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  • read-delimited-list char &optional input-stream recursive-plist

Arguments and Values


read-delimited-list reads objects from input-stream until the next character after an object's representation (ignoring whitespace characters and comments) is char.

read-delimited-list looks ahead at each step for the next non-whitespace character and peeks at it as if with peek-char. If it is char, then the character is consumed and the list of objects is returned. If it is a constituent or escape character, then read is used to read an object, which is added to the end of the list. If it is a macro character, its reader macro function is called; if the function returns a value, that value is added to the list. The peek-ahead process is then repeated.

If recursive-p is true, this call is expected to be embedded in a higher-level call to read or a similar function.

It is an error to reach end-of-file during the operation of read-delimited-list.

The consequences are undefined if char has a syntax type of whitespace in the current readtable.


(read-delimited-list #\])

1 2 3 4 5 6 ]

(1 2 3 4 5 6)

Suppose you wanted #{a b c ... z} to read as a list of all pairs of the elements a, b, c, ..., z, for example.

#{p q z a} reads as ((p q) (p z) (p a) (q z) (q a) (z a))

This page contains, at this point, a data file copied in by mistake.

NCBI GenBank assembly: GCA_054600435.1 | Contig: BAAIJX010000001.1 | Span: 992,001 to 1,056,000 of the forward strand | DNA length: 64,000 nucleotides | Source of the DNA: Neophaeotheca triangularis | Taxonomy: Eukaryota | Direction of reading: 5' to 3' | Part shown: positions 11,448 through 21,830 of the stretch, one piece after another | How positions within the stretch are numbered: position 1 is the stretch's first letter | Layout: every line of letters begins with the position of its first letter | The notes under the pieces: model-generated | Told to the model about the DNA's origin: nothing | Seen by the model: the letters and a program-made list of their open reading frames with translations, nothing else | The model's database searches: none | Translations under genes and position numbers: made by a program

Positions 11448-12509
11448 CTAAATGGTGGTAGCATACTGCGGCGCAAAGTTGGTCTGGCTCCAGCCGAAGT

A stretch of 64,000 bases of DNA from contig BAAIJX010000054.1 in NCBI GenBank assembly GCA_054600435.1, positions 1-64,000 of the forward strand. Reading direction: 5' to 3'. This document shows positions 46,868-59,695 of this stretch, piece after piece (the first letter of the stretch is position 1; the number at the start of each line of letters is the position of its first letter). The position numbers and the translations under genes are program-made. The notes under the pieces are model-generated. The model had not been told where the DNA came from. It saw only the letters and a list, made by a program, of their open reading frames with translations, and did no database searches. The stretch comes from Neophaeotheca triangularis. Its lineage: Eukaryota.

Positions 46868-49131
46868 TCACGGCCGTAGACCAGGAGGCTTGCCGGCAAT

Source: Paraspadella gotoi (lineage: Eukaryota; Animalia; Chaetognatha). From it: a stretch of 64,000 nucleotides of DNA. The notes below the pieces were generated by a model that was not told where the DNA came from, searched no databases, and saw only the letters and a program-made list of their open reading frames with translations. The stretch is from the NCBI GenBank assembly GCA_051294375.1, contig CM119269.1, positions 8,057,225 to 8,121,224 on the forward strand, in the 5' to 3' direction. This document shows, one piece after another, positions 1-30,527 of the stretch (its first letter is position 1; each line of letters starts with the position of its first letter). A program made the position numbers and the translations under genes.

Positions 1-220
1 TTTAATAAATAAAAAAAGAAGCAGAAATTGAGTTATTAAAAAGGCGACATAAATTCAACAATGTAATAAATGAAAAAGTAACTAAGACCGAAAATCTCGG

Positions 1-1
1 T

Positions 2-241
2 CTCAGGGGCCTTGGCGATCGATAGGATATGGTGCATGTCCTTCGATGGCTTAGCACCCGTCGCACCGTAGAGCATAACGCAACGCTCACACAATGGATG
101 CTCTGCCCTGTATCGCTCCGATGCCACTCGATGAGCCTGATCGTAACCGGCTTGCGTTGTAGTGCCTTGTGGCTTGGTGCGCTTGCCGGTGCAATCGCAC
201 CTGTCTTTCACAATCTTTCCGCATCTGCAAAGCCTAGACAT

This can be done by specifying a macro-character definition for #{ that does two things: reads in all the items up to the }, and constructs the pairs. read-delimited-list performs the first task.

(defun |#{-reader| (stream char arg) (declare (ignore char arg)) (mapcon #'(lambda (x) (mapcar #'(lambda (y) (list (car x) y)) (cdr x))) (read-delimited-list #\} stream t)))


(set-dispatch-macro-character #\# #\{ #'|#{-reader|)


(set-macro-character #\} (get-macro-character #\) nil))


Note that true is supplied for the recursive-p argument.

It is necessary here to give a definition to the character } as well to prevent it from being a constituent. If the line

(set-macro-character #\} (get-macro-character #\) nil))

shown above were not included, then the } in

#{p q z a}

would be considered a constituent character, part of the symbol named a}. This could be corrected by putting a space before the }, but it is better to call set-macro-character.

Giving } the same definition as the standard definition of the character ) has the twin benefit of making it terminate tokens for use with read-delimited-list and also making it invalid for use in any other context. Attempting to read a stray } will signal an error.

Affected By

Exceptional Situations


See Also


read-delimited-list is intended for use in implementing reader macros. Usually it is desirable for char to be a terminating macro character so that it can be used to delimit tokens; however, read-delimited-list makes no attempt to alter the syntax specified for char by the current readtable. The caller must make any necessary changes to the readtable syntax explicitly.